The most obvious cause of work-related weight gain is the lack of physical activity many employees get from (at least) 9 to 5, and in the CareerBuilder survey, workers pointed to “sitting at my desk most of the day” as the number-one reason for their expanding waistlines. Though it’s true that research shows people who stand or walk throughout the day burn more calories, which can translate to fewer pounds gained over time, a 2013 British study failed to find a strong link between time spent sitting and obesity. The authors say that while sedentary behavior certainly doesn’t help, there are clearly other factors fueling weight gain as well.
In addition to time spent at a desk, the average American spends 25.4 minutes commuting to work and then again to get home, according to the US Census Bureau, and the American Community Survey shows that 86% of workers commute by car. Those who take public transportation to and from work tend to have lower BMIs than those who drive or ride in a car, found a 2014 study published in the British Medical Journal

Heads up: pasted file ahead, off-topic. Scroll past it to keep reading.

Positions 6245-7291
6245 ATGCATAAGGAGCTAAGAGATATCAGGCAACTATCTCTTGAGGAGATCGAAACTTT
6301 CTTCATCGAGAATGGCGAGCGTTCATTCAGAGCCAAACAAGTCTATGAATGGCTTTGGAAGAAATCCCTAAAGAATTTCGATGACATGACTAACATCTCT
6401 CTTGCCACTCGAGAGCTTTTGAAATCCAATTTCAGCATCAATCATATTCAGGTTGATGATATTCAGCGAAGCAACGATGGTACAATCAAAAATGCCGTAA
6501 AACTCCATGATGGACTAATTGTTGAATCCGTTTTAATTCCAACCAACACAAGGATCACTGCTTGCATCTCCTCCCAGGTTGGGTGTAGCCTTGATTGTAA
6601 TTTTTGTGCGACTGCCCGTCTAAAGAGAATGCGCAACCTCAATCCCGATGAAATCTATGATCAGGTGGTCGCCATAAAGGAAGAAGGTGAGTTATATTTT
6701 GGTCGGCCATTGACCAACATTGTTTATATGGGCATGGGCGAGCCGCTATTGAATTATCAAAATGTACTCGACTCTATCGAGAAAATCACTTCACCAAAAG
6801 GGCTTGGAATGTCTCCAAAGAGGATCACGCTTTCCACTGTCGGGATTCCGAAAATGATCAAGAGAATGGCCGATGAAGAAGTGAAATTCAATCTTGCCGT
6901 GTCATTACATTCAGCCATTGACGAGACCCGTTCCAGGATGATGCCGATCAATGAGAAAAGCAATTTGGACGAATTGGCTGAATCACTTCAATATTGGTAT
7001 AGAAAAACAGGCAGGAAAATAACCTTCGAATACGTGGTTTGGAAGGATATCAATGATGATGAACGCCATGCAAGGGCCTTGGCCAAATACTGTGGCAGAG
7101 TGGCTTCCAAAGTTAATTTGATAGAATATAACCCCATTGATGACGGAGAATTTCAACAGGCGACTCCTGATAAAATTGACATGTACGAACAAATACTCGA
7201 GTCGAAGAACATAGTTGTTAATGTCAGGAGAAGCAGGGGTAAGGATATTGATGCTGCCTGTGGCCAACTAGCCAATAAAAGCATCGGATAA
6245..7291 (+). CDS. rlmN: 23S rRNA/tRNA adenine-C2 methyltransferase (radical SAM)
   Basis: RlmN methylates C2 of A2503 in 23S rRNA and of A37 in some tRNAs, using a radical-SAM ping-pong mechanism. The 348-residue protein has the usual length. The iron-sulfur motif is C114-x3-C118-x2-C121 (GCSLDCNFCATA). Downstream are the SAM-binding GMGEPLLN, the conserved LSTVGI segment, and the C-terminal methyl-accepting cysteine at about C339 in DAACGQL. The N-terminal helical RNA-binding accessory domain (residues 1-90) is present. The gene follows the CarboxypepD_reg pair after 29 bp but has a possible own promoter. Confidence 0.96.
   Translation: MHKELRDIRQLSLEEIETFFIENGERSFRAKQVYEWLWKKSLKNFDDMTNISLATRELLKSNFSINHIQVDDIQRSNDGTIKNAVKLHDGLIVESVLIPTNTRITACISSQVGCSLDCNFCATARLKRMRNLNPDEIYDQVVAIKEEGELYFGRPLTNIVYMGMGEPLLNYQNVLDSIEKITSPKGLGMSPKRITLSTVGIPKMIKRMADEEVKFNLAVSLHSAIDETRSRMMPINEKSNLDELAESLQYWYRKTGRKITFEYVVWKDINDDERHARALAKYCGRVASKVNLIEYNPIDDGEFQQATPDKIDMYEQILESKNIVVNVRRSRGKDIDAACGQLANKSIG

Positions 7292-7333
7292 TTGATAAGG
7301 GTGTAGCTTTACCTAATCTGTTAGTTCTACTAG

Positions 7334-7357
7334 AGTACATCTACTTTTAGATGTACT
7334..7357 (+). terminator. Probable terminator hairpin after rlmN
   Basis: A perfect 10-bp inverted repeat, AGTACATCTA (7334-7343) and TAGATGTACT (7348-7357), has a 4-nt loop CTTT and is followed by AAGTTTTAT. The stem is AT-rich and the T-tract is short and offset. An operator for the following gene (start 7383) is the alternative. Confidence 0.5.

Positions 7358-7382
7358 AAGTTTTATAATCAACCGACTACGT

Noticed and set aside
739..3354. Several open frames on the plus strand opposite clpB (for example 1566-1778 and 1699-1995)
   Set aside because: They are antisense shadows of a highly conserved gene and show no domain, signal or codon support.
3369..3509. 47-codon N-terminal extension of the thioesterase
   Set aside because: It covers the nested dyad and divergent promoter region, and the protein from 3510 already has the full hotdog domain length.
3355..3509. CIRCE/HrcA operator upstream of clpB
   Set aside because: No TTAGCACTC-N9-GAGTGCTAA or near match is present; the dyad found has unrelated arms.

, as do those who walk or ride their bikes. “Businesses need to think about ways to turn commuting into a healthy activity, like offering bike racks and showers to their employees,” says Dr. Tryon.
Boss on your case again? Try not to freak out: High levels of the stress hormone cortisol can trigger fat and sugar cravings, and can also cause the body to hang onto fat and store it around the midsection. And a 2014 German study found that work-related stress is a risk factor for type 2 diabetes.
You may also feel like you need to forget healthy habits in order to get ahead, says Frances Largeman-Roth, RD, author of Eating in Color. “Maybe you used to go for a walk at lunch but then you change jobs or get a promotion, and suddenly all eyes are on you,” she says. “You may feel like your daily break from the office is no longer acceptable, so you put in the extra time and your weight suffers.”